For me, it is most challenging trying to focus on the clock and hitting my numbers, while at the same time finding a rhythm and patience with my body to execute the moves perfectly, and with correct timing. It’s not easy. I am not a very patient person by nature. GS has definitely challenged my ability to be patient with the clock, as well as the overall results I can expect. We might be training to hit pace 10rpm (reps per minute) with the 20kg bell for a certain competition, but this is all so new and unpredictable to expect a result to be certain. Your body will let you know when it’s ready, not the amount of work you’ve done. And if you listen to your body you will eventually be rewarded. If you ignore it, you are likely on your way to burnout or injury. Most people I have spoken to who obtained their Master of Sport took several attempts. To enter into the support expecting to hit that standard the first time is very unrealistic, and I’ve seen many athletes lack the patience to respect where their body is at, and as a result you don’t find them lifting anymore.
12. What is the most rewarding aspect of being a girevik?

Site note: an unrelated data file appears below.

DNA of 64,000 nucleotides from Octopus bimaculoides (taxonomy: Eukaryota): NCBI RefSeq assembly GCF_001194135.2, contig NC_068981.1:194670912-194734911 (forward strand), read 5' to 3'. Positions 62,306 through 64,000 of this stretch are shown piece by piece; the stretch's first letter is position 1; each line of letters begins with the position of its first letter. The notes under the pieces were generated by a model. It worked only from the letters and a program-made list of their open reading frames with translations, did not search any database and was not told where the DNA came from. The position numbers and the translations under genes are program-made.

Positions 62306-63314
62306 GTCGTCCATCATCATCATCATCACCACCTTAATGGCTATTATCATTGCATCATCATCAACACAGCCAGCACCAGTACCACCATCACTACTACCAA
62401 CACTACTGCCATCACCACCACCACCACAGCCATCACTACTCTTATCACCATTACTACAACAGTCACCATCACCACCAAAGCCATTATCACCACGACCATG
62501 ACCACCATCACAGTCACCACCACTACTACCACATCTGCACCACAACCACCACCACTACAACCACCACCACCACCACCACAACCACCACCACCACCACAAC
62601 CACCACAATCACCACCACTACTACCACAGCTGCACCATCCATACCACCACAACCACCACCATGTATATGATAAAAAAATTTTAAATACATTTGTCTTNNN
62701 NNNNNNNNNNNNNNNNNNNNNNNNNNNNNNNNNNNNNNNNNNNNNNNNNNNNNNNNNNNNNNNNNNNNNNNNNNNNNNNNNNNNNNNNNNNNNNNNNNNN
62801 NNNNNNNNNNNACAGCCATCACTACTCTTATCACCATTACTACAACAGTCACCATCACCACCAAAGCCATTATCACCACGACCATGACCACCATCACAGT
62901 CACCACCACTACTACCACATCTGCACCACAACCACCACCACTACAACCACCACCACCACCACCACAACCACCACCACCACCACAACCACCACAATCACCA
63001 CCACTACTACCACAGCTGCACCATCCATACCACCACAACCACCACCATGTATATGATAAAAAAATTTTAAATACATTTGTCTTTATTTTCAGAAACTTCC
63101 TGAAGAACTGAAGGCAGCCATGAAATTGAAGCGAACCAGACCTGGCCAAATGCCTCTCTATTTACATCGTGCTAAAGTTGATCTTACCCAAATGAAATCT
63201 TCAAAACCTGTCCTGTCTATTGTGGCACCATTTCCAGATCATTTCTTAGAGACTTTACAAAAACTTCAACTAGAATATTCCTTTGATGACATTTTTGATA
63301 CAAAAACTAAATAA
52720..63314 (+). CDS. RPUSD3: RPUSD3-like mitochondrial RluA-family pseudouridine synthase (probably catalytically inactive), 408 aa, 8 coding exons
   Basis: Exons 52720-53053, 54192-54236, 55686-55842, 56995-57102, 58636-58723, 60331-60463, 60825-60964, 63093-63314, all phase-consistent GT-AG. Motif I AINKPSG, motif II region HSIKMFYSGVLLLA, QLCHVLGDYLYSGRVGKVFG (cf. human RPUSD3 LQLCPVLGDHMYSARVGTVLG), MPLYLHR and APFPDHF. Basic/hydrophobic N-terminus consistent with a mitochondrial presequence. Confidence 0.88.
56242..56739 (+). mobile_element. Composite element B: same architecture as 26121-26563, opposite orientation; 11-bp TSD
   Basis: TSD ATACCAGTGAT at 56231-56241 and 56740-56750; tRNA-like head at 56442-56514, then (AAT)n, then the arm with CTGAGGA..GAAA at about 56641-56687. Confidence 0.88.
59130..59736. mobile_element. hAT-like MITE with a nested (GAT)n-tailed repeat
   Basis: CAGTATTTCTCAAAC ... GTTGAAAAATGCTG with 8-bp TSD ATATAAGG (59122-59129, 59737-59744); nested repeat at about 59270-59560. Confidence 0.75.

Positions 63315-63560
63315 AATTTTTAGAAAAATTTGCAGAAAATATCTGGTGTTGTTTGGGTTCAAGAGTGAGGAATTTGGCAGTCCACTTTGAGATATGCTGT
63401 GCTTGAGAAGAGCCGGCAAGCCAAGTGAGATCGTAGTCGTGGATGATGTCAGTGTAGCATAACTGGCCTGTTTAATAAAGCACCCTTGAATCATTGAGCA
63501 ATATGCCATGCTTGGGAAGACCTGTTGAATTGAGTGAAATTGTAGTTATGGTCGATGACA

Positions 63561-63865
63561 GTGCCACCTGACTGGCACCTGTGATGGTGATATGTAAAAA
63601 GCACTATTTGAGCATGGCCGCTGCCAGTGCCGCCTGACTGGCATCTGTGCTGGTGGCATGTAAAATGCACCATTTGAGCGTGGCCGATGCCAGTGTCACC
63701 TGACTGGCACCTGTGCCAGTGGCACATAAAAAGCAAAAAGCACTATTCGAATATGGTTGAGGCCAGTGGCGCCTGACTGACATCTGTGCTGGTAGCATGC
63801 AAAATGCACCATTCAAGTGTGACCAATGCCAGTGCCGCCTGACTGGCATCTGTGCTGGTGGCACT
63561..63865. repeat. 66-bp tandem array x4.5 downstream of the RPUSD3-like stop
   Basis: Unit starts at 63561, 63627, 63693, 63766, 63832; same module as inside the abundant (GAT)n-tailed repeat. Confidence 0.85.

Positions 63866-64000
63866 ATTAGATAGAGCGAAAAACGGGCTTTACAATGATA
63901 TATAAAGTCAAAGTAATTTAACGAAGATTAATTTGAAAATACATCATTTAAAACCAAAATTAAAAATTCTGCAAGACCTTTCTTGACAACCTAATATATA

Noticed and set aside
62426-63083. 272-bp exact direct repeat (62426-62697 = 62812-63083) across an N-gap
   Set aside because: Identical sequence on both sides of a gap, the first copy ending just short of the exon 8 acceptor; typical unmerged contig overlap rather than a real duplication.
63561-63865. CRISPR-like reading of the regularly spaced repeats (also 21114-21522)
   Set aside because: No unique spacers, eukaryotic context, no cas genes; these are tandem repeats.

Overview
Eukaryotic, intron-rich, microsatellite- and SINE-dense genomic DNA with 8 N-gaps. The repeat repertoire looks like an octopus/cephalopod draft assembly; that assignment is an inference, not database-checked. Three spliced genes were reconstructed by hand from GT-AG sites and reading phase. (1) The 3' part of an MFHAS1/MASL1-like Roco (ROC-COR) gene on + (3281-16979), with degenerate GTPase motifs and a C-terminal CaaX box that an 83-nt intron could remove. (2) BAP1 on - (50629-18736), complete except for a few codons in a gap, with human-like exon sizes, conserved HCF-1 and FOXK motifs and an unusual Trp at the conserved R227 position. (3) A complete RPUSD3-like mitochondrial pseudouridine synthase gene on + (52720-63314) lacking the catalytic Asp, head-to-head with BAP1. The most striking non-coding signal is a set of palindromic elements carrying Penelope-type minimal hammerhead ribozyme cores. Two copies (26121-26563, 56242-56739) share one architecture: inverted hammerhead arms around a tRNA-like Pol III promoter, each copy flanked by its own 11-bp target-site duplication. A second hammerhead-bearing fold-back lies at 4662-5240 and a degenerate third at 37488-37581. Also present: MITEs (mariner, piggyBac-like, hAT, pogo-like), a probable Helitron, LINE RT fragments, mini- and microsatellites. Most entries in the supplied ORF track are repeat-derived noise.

There’s a saying “If it wasn’t hard, everyone would do it.” This is so true where GS is concerned. I like knowing that there are only a select “few” of us who put in the hours and repetitions necessary to then step on that platform and pour out our blood, sweat, tears and effort. When I hit my numbers and have a beautiful clean set I know that not everyone can just step up and do that. There is a great sense of accomplishment when lifting heavy things, and for me an even greater one testing my endurance across a 10-minute set. The ability to focus and have the patience required to perform numerous repetitions of the same movement is not my strong suit. But I love a challenge! I have noticed that the increased mental discipline GS has given me has transferred over into other aspects of my life and I feel has helped make me a more patient person. I also feel that my GS breathing has also taught me how to stay calm during moments of stress and again, this is something that is not only critical in sport but in life as well.